03 January, 2012

Profile 63 - "369" as flown by Robert Mason

Here's my pencil-study of the next Profile.  How's this for a way to start 2012?

When I began interviewing WW2 vets, I never fooled myself that the artwork I'd create as part of the process would become my hallmark.  There are only so many hours in a day.  The time needed to even approach the level of many aviation artists simply - for me - didn't, doesn't and never will exist.

But, the 'story' - the story would require less innate talent on my part and more of the deep well of passion for learning about life through the paths it takes.  "The Story" is simply mine to uncover and display.  I can do this.

Years ago, I was given the book, "Chickenhawk" by a friend who wondered if I'd enjoy learning more of aerial combat in Vietnam.  At the time, Hollywood was in full-crank on its fascination with all-things-SE-Asia.  Killing Fields, Platoon, Full Metal Jacket...and of course, the fanciful, Apocalypse Now.

Truth be told, "Vietnam" was interesting, but at the time, I was hoping more so for a drastic remake of the movie Midway.  The dramatic angst of the Era were too closely linked to my mother's television-side rantings against George McGovern and the vibrant images of "Hippies" who slurred their speech and looked so...dirty.  I didn't like watching Vietnam on the news, I didn't like hearing about it in the house and given a choice between dreams of blue-nosed P-51s and dingy UH-1s, I'd take the Mustang.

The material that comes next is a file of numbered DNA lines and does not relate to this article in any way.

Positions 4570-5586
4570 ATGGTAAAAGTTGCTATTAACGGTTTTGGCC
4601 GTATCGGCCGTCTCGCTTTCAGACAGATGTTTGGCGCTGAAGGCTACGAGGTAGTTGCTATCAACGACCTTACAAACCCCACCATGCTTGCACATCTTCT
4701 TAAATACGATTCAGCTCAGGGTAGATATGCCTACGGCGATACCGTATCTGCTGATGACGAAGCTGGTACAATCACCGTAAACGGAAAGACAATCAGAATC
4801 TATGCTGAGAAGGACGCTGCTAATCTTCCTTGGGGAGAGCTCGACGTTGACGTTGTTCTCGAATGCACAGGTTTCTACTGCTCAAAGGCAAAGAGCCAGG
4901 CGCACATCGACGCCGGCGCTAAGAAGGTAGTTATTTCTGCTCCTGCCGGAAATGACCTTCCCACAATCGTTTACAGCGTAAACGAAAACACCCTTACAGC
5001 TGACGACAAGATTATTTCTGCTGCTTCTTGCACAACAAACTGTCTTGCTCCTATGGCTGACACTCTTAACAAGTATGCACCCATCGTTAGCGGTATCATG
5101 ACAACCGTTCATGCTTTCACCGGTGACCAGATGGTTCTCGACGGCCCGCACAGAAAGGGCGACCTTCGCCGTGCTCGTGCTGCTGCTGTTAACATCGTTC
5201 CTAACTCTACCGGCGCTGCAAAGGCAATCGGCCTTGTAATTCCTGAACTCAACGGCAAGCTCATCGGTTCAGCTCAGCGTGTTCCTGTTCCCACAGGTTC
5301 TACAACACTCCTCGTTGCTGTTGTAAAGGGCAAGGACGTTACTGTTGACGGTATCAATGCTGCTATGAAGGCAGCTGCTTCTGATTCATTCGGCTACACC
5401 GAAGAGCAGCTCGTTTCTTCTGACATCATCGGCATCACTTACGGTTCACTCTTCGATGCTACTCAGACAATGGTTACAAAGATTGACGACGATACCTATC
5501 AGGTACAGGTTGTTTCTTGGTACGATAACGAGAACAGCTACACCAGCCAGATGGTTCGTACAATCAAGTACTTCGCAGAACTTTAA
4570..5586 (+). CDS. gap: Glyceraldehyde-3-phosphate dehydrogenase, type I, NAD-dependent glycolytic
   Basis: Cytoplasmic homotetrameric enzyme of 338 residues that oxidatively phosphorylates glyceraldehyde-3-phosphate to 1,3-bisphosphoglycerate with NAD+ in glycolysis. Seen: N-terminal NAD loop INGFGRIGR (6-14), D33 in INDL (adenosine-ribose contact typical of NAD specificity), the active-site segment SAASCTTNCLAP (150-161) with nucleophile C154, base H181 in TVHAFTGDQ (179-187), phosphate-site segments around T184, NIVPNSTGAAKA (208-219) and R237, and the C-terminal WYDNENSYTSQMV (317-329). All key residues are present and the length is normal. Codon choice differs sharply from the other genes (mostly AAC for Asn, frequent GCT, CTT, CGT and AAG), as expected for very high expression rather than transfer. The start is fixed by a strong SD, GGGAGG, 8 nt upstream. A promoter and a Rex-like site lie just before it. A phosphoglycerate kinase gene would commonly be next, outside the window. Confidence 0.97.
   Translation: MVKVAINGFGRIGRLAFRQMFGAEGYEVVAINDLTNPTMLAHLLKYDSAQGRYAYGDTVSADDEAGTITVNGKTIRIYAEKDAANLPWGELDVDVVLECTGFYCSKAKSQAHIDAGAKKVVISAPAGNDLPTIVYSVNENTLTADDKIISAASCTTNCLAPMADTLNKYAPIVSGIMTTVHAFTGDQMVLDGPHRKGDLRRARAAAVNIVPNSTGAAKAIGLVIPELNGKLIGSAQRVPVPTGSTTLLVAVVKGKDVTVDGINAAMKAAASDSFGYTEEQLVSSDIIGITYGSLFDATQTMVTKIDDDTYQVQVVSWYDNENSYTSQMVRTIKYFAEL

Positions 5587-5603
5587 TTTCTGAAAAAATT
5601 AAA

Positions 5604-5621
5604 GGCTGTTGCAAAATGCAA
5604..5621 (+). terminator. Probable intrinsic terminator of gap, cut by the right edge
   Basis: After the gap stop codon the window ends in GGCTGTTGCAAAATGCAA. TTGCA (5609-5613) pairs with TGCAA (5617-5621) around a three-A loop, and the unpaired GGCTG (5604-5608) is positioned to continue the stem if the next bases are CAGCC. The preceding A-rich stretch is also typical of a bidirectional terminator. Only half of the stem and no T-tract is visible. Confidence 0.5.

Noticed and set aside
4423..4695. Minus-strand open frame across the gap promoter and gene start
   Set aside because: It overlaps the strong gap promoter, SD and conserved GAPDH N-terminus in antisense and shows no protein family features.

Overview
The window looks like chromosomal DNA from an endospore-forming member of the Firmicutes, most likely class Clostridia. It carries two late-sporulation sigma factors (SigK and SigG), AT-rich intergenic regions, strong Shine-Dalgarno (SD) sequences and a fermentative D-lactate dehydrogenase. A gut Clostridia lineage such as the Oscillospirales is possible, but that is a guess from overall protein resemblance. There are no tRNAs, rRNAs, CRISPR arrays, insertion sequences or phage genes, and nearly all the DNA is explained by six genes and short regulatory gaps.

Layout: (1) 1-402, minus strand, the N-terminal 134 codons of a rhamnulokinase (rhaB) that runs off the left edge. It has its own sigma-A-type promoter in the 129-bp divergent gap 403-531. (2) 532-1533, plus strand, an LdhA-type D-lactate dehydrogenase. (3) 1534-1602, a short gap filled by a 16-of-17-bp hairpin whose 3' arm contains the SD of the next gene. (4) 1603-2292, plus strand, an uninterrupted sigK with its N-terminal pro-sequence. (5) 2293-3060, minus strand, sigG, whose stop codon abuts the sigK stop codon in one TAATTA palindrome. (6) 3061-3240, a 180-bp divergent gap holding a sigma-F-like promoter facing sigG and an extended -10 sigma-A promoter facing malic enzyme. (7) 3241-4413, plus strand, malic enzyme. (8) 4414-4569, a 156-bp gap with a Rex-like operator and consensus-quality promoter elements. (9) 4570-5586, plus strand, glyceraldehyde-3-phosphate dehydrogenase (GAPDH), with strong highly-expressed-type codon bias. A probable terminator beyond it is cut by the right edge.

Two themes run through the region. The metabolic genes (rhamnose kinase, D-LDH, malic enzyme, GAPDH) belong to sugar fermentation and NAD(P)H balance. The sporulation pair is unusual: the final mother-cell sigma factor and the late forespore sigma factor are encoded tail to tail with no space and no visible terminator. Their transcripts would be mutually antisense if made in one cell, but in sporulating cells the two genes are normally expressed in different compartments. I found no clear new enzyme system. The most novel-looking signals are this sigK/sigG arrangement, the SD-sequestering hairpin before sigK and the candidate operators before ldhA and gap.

Yet,  I cracked the book...and finished it the next day in a marathon of page turning.  Though Mason's life - in and out of combat - was fascinating in its own right, I remember putting the book down and thinking, "This is how you write!"

Damn.  It was 20+ years ago that I read Chickenhawk and to this day, it remains in my rarified Gold Standards of the art of truth-telling.

Recently, I contacted Robert to do his Vietnam UH-1 "Slick" - not as a vehicle to share history (which it should be obvious that I love doing) but as my way of thanking him for giving me an amazing well to draw upon.

Over the next few weeks, I'll be bring one of his Huey's back to life - #369.   In the meantime, if you have an appetite for reading, do yourself a favor and get his book.

First Air Cav is saddled - let's crank!

Click here for the book.

Click here to learn more about Robert.

Photo courtesy Robert Mason